At some point in our lives, we have all probably threatened someone else to varying degrees—even if it is just threatening to ground your kids. California Penal Code § 422, however, makes certain types of threats a crime.
Not all threats are created equal. In order to be held criminally liable for making a threat against someone in California, the prosecution needs to prove several elements:
- You threatened to kill or cause great bodily injury to someone;
- You made the threat to them verbally, in writing, or electronically;
- You intended for them to interpret your statement as a threat;
- The threat was so clear, immediate, unconditional, and specific that it communicated to them a serious intention and ability to carry it out;
- The threat actually caused them to fear for their own safety (or the safety of their immediate family); and
- Their fear was reasonable under the circumstances.
As long as all of those elements are met, you could be convicted of criminal threats even if you never actually intended to follow through with it.
A criminal threats charge in California is a “wobbler,” meaning it can be charged as a misdemeanor or a felony. If charged as a felony, it is also a strike offense. Strikes are subject to worse penalties, like serving out more of your sentence before you are eligible for release, and higher sentences if you pick up a new case later in life.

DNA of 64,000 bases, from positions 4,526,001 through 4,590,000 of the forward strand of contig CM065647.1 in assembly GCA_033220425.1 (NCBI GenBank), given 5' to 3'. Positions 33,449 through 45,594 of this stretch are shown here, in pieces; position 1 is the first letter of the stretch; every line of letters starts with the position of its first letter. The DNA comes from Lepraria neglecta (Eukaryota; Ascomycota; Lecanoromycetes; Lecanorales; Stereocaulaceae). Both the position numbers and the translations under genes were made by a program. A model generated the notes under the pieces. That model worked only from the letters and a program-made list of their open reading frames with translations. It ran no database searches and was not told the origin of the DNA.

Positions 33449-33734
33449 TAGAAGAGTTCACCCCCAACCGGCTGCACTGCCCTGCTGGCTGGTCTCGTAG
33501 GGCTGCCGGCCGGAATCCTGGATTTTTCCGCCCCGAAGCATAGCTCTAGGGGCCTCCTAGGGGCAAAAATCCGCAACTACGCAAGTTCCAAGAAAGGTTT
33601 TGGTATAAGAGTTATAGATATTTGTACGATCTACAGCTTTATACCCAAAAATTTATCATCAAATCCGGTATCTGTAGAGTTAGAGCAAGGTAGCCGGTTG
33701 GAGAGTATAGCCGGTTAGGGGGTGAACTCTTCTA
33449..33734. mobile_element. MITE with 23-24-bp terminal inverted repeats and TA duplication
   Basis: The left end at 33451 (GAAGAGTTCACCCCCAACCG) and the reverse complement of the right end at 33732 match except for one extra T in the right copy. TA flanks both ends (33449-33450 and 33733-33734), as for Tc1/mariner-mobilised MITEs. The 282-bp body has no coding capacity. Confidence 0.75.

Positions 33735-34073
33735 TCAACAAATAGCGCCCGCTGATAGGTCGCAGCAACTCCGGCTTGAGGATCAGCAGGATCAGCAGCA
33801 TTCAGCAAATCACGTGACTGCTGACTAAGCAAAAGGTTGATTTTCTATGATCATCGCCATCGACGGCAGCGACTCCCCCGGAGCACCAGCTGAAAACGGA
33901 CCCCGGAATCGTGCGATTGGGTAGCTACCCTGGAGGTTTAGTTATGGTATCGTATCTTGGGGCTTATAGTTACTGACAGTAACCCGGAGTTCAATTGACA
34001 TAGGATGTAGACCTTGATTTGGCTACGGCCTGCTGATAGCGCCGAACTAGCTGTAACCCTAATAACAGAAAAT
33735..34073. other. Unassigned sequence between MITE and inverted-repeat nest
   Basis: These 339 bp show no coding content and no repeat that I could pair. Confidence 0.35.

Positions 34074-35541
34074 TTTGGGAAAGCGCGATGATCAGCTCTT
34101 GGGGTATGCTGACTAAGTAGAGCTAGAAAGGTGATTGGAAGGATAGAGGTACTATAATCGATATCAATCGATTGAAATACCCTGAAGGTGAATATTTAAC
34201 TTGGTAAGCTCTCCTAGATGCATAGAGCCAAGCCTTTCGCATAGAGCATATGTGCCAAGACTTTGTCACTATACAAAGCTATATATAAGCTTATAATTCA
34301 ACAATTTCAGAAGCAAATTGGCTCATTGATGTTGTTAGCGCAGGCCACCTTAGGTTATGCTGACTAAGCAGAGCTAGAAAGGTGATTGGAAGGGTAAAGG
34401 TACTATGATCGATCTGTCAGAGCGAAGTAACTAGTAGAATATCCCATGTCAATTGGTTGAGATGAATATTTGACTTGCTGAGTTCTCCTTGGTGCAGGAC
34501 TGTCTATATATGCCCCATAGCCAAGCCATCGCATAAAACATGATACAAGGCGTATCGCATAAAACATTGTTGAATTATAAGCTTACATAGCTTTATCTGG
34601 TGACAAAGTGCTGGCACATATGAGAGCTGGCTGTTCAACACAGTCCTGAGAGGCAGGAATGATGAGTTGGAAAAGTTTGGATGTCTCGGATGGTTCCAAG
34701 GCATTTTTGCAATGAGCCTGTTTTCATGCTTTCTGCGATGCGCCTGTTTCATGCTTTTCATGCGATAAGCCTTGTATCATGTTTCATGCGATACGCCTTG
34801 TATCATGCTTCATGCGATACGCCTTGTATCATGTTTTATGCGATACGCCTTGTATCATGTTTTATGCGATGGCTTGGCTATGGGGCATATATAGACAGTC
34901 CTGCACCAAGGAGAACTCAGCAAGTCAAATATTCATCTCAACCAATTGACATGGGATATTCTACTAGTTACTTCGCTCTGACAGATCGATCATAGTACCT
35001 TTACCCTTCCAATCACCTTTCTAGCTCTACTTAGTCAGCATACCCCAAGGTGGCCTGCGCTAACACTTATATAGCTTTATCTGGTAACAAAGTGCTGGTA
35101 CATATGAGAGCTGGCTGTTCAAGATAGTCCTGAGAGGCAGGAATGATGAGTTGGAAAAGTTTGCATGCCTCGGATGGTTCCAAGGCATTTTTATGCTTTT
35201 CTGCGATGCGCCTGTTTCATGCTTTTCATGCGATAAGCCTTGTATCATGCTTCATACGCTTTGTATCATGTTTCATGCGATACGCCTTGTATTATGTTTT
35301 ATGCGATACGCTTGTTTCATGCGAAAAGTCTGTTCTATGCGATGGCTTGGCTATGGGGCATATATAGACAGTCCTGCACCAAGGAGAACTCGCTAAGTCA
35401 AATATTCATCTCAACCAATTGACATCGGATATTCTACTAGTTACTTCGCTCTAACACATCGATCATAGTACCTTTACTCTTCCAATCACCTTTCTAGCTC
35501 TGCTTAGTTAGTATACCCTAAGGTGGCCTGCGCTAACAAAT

This is why it is particularly important to find a qualified, locally experienced, criminal defense firm as early in the process as possible—with a skilled and experienced attorney in your corner, you may have an opportunity to defend against the case and avoid charges or a conviction altogether.
If you are facing criminal threats charges in San Diego and would like to learn more about how best to regain control of your future, check out managing partner David P. Shapiro’s video here, or give us a call at (619) 295-3555 to set up a consultation today.
The contents of this article and blog are for meant for informational and marketing purposes only and do not constitute legal advice. Viewing and/or use of the blog does not form an attorney-client relationship. No statements in this post are a guarantee, warranty, or prediction of a particular result in your case.